Paul Cezanne / Still Life with Carafe, Milk Can, Coffee Bowl and Orange / 1879-82Paul Cezanne
Still Life with Carafe, Milk Can, Coffee Bowl and Orange

View Larger Image

View Full Catalog Record Below

This image is one of over 108,000 from the AMICA Library (formerly The Art Museum Image Consortium Library- The AMICO Library™), a growing online collection of high-quality, digital art images from over 20 museums around the world. offers subscriptions to this collection, the finest art image database available on the internet. EVERY image has full curatorial text and can be studied in depth by zooming into the smallest details from within the Image Workspace.
Preview the AMICA Library™ Public Collection in Luna Browser Now

  • Cultures and time periods represented range from contemporary art, to ancient Greek, Roman, and Egyptian works.
  • Types of works include paintings, drawings, watercolors, sculptures, costumes, jewelry, furniture, prints, photographs, textiles, decorative art, books and manuscripts.

Gain access to this incredible resource through either a monthly or a yearly subscription and search the entire collection from your desktop, compare multiple images side by side and zoom into the minute details of the images. Visit for more information on the collection, click on the link below the revolving thumbnail to the right, or email us at .

Creator Name: Cezanne, Paul
Creator Dates/Places: French, 1839 - 1906
Creator Name-CRT: Paul Cezanne
Title: Still Life with Carafe, Milk Can, Coffee Bowl and Orange
View: Full View
Creation Start Date: 1879
Creation End Date: 1882
Creation Date: 1879-82
Object Type: Paintings
Materials and Techniques: oil on canvas
Dimensions: Overall: 10 1/2 x 13 3/4 x 3 in. (26.67 x 34.92 x 7.62 cm.) Framed dimensions: 21 1/4 x 23 3/4 in. (53.97 x 60.33 cm.)
AMICA Contributor: Dallas Museum of Art
Owner Location: Dallas, Texas, USA
ID Number: 1985.R.10
Credit Line: Dallas Museum of Art, The Wendy and Emery Reves Collection
Context: There is no pictorial connoisseur of Paris streets more delicate and humorous than Pierre Bonnard. In the early 1890s, Bonnard began a series of small paintings (exhibited at Durand-Ruel's gallery in 1897) in which he transcribed human - and canine - "moments" that he observed in Paris. For Bonnard, the accidental encounter between a tiny schoolboy lugging his satchel and an old woman wither hands buried in a fur muff caused such intense delight that he transcribed it - either from memory or through the medium of a pencil sketch - onto this small panel. Bonnard analyzes every subtle aspect of the encounter as he contrasts the monolithic shape of the woman with the boy's cantilevered coat, supported by toothpick legs stuffed into oversized boots. The river of creamy-beige paint that runs between them allows their contours to interlock without touching, and Bonnard compares this meeting to the public confrontation of two poodles (a male and a female, no doubt). To whom, we ask, do these dogs belong? Surely one is the beloved property of the old woman, while the other must have escaped from the bourgeois couple directly behind her. Soon, we know, this encounter of dogs will provoke an unplanned - and utterly urban - encounter of humans, which will occur after the little boy disappears from the field of vision.This delightful narrative is given an ominous twist by the juxtaposition of these figures with the two couples in the foreground. We are initially tantalized by the middle-ground figures and dismiss the two bourgeois men, whose backs fill nearly half of the panel, as simply "repoussoir" figures, or the compositional devices to draw us into the picture. Yet, when we look more carefully, we see that these two men stand before a pair of "painted" women, whose faces indicate that their bodies are for sale. Thus, the transaction on the left of Bonnard's picture is dominated by darkness, while the freer, more natural, and seemingly innocent interactions on the right occur in the full light of day.This brilliantly conceived social cityscape is among the tiny masterpieces of Bonnard's Nabi years, and its quality was recognized by the single greatest collector of Nabi art, the Polish émigré writer and entrepreneur Thadée Natanson, editor of "La Revue blanche." When Natanson sold most of his possessions in 1908, this panel was snapped up by the important dealer and critic Félix Fénéon. Few small panels by Bonnard have had a more distinguished provenance."Impressionist Paintings Drawings and Sculpture from the Wendy and Emery Reves Collection," page 111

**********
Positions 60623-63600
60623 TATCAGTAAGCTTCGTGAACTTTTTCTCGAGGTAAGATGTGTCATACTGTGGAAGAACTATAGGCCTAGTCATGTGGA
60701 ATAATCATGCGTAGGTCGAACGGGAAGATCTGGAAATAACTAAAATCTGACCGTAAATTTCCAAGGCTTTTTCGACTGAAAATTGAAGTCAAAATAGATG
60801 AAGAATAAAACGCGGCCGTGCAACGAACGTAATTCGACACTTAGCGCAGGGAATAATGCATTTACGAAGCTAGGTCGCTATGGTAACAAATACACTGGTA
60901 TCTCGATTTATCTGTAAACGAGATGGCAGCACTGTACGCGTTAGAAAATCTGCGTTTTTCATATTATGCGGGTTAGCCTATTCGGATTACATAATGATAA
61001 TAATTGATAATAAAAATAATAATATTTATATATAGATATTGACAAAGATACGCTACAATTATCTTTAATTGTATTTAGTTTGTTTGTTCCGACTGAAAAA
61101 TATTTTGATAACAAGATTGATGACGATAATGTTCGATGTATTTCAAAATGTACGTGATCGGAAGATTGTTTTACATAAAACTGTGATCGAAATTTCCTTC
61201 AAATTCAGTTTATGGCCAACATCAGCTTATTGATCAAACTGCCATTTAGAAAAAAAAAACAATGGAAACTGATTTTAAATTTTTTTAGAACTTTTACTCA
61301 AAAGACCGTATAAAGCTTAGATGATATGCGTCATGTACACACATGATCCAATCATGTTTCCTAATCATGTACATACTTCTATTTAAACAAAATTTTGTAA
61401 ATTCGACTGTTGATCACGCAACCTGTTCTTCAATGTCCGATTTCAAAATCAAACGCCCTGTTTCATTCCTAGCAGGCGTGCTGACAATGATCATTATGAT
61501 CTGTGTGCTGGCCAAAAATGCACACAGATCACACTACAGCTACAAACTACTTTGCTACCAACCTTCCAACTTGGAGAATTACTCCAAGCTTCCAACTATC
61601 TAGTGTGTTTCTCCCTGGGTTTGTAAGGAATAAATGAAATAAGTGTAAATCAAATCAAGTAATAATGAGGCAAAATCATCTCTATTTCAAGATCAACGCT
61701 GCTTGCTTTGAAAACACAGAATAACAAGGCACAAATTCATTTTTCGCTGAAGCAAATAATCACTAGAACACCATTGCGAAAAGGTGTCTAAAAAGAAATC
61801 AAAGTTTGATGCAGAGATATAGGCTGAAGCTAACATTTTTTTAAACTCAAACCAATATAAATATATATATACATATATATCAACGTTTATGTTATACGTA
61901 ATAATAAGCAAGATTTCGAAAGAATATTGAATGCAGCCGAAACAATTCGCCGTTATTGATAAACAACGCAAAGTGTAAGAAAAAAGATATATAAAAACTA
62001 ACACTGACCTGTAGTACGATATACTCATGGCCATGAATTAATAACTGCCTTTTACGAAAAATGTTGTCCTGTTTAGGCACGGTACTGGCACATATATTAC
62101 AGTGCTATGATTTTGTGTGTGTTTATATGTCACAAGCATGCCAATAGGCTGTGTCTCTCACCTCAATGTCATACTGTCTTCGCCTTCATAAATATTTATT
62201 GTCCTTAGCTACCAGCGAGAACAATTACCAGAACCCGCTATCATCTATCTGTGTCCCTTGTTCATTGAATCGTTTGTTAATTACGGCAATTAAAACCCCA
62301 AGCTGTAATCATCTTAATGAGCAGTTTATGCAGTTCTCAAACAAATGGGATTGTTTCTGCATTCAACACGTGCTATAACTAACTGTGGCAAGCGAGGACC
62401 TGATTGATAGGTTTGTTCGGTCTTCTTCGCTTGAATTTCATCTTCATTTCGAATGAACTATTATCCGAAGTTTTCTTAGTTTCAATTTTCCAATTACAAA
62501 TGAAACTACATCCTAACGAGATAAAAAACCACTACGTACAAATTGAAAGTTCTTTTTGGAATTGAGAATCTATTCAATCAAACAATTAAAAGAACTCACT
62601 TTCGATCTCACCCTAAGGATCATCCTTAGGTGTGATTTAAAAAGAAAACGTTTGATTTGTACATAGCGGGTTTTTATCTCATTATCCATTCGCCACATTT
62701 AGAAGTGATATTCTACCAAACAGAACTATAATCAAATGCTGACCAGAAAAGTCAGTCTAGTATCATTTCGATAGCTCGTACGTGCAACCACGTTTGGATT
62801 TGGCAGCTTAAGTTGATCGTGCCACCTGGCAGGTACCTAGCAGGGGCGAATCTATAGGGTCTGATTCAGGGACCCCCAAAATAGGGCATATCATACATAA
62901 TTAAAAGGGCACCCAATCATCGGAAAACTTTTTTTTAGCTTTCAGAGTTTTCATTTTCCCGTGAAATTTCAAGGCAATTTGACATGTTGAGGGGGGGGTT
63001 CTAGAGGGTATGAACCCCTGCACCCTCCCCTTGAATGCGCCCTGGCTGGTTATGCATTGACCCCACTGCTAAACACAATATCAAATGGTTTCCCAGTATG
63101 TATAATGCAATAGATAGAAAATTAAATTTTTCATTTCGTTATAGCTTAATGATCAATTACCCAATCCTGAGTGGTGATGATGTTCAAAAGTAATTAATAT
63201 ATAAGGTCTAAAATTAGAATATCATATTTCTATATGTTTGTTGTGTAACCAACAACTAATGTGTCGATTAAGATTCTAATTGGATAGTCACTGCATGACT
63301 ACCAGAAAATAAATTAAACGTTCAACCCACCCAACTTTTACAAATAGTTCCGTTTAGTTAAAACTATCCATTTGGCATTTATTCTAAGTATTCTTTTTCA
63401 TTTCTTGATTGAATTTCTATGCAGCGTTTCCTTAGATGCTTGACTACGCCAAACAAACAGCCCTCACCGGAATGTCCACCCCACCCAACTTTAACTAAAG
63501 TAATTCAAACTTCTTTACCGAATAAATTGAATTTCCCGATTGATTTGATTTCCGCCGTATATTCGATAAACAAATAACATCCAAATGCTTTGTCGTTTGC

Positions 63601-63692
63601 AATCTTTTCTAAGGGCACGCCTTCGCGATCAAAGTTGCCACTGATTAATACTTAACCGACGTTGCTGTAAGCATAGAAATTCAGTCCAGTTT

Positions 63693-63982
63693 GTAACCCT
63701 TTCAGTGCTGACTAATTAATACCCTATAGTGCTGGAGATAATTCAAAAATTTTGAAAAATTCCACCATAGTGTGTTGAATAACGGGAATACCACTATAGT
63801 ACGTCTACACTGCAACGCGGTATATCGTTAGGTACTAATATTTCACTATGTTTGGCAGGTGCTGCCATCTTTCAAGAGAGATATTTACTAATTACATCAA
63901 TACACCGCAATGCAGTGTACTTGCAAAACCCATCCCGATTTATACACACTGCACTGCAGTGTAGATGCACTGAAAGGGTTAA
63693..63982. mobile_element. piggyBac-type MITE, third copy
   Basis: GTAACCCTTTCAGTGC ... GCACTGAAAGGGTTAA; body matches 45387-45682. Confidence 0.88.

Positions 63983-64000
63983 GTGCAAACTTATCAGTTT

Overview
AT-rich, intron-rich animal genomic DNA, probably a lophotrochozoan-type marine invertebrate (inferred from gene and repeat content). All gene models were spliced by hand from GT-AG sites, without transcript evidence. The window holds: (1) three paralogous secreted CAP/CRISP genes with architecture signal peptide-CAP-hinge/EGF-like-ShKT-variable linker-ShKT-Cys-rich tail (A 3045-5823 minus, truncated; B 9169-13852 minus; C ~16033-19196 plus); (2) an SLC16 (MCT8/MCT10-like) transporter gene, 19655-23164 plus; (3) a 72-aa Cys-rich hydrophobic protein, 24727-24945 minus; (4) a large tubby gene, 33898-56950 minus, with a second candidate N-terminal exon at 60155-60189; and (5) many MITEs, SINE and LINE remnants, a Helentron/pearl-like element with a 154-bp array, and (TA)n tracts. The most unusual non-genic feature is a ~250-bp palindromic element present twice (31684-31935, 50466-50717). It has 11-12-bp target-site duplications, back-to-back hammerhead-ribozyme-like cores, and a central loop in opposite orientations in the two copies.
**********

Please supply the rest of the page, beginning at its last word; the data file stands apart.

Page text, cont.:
AMICA ID: DMA_.1985.R.10
AMICA Library Year: 2003
Media Metadata Rights:

AMICA PUBLIC RIGHTS: a) Access to the materials is granted for personal and non-commercial use. b) A full educational license for non-commercial use is available from Cartography Associates at c) Licensed users may continue their examination of additional materials provided by Cartography Associates, and d) commercial rights are available from the rights holder.

Home | Subscribe | Preview | Benefits | About | Help | Contact
Copyright © 2007 Cartography Associates.
All rights reserved.